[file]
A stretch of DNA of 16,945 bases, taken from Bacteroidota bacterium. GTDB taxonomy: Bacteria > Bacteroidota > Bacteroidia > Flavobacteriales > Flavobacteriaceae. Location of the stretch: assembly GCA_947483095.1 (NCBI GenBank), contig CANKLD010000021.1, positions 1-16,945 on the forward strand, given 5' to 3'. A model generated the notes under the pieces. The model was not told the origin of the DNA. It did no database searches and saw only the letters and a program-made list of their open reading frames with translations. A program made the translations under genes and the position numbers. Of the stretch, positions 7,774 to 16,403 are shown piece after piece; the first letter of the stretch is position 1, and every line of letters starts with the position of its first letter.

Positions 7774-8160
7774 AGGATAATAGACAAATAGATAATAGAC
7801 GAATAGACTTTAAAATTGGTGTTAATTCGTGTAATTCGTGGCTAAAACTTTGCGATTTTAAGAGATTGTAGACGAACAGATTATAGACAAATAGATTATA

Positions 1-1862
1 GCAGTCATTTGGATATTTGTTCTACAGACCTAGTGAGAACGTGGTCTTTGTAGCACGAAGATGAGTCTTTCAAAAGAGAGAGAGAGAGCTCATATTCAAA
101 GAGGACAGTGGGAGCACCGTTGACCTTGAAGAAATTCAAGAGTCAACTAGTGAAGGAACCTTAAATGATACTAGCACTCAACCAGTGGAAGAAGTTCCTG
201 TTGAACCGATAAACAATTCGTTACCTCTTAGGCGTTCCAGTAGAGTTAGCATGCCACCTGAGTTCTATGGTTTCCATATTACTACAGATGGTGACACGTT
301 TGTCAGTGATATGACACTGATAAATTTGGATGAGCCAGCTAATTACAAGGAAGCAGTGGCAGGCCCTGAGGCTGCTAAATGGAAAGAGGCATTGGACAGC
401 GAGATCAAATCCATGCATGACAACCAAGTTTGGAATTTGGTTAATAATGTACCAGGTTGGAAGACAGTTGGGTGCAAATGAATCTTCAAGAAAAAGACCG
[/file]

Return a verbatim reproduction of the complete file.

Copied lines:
A stretch of DNA of 16,945 bases, taken from Bacteroidota bacterium. GTDB taxonomy: Bacteria > Bacteroidota > Bacteroidia > Flavobacteriales > Flavobacteriaceae. Location of the stretch: assembly GCA_947483095.1 (NCBI GenBank), contig CANKLD010000021.1, positions 1-16,945 on the forward strand, given 5' to 3'. A model generated the notes under the pieces. The model was not told the origin of the DNA. It did no database searches and saw only the letters and a program-made list of their open reading frames with translations. A program made the translations under genes and the position numbers. Of the stretch, positions 7,774 to 16,403 are shown piece after piece; the first letter of the stretch is position 1, and every line of letters starts with the position of its first letter.

Positions 7774-8160
7774 AGGATAATAGACAAATAGATAATAGAC
7801 GAATAGACTTTAAAATTGGTGTTAATTCGTGTAATTCGTGGCTAAAACTTTGCGATTTTAAGAGATTGTAGACGAACAGATTATAGACAAATAGATTATA

Positions 1-1862
1 GCAGTCATTTGGATATTTGTTCTACAGACCTAGTGAGAACGTGGTCTTTGTAGCACGAAGATGAGTCTTTCAAAAGAGAGAGAGAGAGCTCATATTCAAA
101 GAGGACAGTGGGAGCACCGTTGACCTTGAAGAAATTCAAGAGTCAACTAGTGAAGGAACCTTAAATGATACTAGCACTCAACCAGTGGAAGAAGTTCCTG
201 TTGAACCGATAAACAATTCGTTACCTCTTAGGCGTTCCAGTAGAGTTAGCATGCCACCTGAGTTCTATGGTTTCCATATTACTACAGATGGTGACACGTT
301 TGTCAGTGATATGACACTGATAAATTTGGATGAGCCAGCTAATTACAAGGAAGCAGTGGCAGGCCCTGAGGCTGCTAAATGGAAAGAGGCATTGGACAGC
401 GAGATCAAATCCATGCATGACAACCAAGTTTGGAATTTGGTTAATAATGTACCAGGTTGGAAGACAGTTGGGTGCAAATGAATCTTCAAGAAAAAGACCG